What connects each story is really quite simple: All of these soon-to-be superfans were teenagers when they first heard Diary. It’s an intensely formative time in anyone’s life, and through all of the difficulties and growing pains that one inevitably endures at that age, music might very well feel like the only thing you can truly connect with. Now, consider what other albums were roaming the cultural landscape in May of ’94. Aaliyah’s career-making Age Ain’t Nothing But A Number, Bthe eastie Boys’ classic Ill Communication, and the second Seal LP, Seal II (you know, the one with “Kiss From A Rose” on it), were making their respective big splashes in the worlds of commercial hip-hop and R&B. Then there was Sonic Youth’s Experimental Jet Set, Trash and No Star and The Fall’s Middle Class Revolt keeping the flame of art-damaged punk alive. And of course, this was only two months from the massive success of Soundgarden’s Superunknown and one month after Kurt Cobain’s tragic suicide — all of which is to say that the shadow of Seattle grunge still loomed large. During that time, the closest thing to Diary’s raw, guitar-lead introspection was a record that just barely skirted the unwanted “emo” tag to land in the hearts of nerds and outcasts the world over, Weezer’s Blue Album. What’s most interesting about these two albums, which — sort of unbelievably — just so happened to drop on the exact same day, is how they spoke much of the same kinds of things to the same kinds of people, but with entirely different languages. While Weezer channeled Kiss, the Beach Boys, Cheap Trick, and Buddy Holly through their tuneful, garage-band rock ‘n roll for loners, Sunny Day Real Estate pulled from early U2, Slint’s Spiderland, Fugazi, the Jesus Lizard, Rites of Spring, and Liz Phair to make a more niche sound, an intimately powerful kind of rock music that thrives in solitude. No other album at the time had such a strong and specific resonance with a displaced youth who wanted something other than what mainstream culture could offer.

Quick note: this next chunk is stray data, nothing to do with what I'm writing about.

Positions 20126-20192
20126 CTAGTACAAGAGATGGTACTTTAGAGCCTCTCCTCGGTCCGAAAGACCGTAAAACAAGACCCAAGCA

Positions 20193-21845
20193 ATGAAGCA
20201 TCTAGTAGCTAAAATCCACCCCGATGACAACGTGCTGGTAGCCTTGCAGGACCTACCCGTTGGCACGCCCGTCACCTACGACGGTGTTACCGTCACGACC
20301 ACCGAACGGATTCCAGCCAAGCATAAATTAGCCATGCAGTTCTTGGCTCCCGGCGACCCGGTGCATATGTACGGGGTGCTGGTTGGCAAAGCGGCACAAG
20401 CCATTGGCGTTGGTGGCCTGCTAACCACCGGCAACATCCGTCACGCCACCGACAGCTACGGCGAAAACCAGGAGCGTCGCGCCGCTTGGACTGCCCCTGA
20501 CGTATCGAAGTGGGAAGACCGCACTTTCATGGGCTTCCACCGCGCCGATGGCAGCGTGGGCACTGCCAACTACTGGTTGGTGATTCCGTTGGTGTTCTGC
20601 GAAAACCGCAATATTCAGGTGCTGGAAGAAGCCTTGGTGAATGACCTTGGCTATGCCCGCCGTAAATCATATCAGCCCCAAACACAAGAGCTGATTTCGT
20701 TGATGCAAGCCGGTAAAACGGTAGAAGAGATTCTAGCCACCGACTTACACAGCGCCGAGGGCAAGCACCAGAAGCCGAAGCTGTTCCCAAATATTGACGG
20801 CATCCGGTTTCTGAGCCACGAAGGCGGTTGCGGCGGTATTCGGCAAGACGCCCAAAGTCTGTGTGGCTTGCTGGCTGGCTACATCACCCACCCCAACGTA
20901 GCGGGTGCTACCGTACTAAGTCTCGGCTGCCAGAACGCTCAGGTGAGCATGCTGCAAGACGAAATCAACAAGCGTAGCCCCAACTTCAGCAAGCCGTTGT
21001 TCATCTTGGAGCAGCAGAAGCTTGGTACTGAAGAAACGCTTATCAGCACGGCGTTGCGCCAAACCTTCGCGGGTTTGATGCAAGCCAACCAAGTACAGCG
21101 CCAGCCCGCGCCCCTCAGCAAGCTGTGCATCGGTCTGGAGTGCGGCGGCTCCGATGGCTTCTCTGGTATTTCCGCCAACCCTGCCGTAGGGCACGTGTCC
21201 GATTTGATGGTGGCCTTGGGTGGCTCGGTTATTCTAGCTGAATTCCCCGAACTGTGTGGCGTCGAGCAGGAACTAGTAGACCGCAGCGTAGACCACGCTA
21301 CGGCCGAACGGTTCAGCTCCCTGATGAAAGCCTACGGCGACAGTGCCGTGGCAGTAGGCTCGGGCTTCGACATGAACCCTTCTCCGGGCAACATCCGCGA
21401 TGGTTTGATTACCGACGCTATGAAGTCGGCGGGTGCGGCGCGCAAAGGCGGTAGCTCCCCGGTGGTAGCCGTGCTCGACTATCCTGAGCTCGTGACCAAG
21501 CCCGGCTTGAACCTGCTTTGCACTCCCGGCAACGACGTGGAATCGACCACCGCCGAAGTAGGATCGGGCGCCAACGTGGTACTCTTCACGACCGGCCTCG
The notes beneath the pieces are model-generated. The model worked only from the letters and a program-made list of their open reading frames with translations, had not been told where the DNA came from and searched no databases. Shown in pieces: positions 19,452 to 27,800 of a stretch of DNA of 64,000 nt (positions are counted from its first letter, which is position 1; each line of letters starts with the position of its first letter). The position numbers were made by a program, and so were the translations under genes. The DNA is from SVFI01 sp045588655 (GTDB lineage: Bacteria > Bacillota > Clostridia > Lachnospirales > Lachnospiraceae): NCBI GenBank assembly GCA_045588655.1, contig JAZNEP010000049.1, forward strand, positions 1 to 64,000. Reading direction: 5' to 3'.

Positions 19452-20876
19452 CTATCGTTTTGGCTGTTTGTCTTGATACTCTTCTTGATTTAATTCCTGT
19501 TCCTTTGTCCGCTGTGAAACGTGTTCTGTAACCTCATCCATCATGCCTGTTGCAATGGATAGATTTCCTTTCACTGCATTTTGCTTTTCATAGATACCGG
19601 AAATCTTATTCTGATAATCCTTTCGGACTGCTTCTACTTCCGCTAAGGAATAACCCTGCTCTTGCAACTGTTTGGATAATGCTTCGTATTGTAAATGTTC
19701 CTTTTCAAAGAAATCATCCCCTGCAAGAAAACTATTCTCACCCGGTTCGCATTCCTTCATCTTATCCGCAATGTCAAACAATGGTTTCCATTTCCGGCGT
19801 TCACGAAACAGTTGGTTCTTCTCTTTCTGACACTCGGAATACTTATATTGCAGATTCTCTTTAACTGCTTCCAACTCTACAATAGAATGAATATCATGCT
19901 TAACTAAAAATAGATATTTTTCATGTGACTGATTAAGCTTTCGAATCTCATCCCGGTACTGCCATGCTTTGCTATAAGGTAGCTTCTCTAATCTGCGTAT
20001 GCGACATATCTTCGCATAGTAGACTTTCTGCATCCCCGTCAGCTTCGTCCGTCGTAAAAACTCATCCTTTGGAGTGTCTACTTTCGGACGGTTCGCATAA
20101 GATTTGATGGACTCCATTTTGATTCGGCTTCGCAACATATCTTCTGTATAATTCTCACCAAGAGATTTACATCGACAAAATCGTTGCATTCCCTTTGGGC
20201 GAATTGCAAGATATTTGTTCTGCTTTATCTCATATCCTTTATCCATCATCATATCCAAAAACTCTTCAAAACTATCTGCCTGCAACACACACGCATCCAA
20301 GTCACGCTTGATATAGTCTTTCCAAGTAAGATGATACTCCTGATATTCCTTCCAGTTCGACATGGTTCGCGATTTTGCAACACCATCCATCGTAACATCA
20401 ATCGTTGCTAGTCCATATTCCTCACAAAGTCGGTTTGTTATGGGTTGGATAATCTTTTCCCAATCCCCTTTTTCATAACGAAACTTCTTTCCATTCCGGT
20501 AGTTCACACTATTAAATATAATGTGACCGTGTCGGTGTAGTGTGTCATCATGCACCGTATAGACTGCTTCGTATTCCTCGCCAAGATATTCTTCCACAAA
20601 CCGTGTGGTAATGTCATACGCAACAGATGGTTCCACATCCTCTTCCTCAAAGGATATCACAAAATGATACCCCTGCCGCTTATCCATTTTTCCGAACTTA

Diary will always be in a class of its own. It’s like the Thriller or the Nevermind of that punk-born subgenre called emo — insomuch that it has influenced countless albums to follow, and yet has never been one-upped or even adequately replicated. And maybe that’s because it’s never self-aware, never conscious of what supposedly is or isn’t “emo.” (To wit, the band has openly decried the implications of the genre’s title in a number of interviews.) Diary is simply a diverse collection of visceral, beautifully written music full of real pain, quiet wonderings, innate spirituality, and instrumentation that at once harnesses immediacy, contemplation, and downright catchiness. “Seven” pits the powerhouse of William Goldsmith’s rapidfire drum fills, Dan Hoerner’s chugging riffs, and Nate Mendel’s wandering basslines against the singular voice of Jeremy Enigk — that soft, elven rasp that speaks just as strongly in a whisper as it does a howl. It’s the perfect opener, as the song is essentially SDRE’s elevator pitch; if you’re not convinced before the final smash of guitar and drums, you should probably move on. But for those irrevocably blown away, there’s hardly a moment to steady yourself before hearing the unmistakable first notes of the band’s defining anthem, “In Circles.” The song speaks to a deeper part of you from the onset, offering a staggeringly simple guitar lick and an understated, half-time groove as its intro. Opening up further, the band dips into their first languid and dreamy verse with a loose tapestry of guitar plucks and Enigk’s wistful vocal melody. It’s already captivating stuff, but “In Circles” doesn’t completely deliver until the explosion of its chorus. Just after Enigk’s quiet intonation of the lyric “Throw myself into your door,” Hoerner gutturally screams from behind him, “Well I go,” and launches the band into a heavy dirge. Moments later, the lead singer coos his calm response over the drop-tuned guitars and smacking drums, singing, “In Circles.” Sure, the ideas sound simple enough now, but there was undeniably something game-changing at the core of “In Circles.” It was like Sunny Day Real Estate somehow found the undiscovered sweet spot of the loud-soft dynamic, pinpointing a vital element that would invigorate the current zeitgeist of underground rock. And that exact kind of musical push and pull is what would go on to define Diary — despite stylistic outliers like the piano-led “Phuerton Skeurto” and the haunting, quasi-psychedelic “Grendel” — not to mention the genre that it inadvertently gave a new identity to.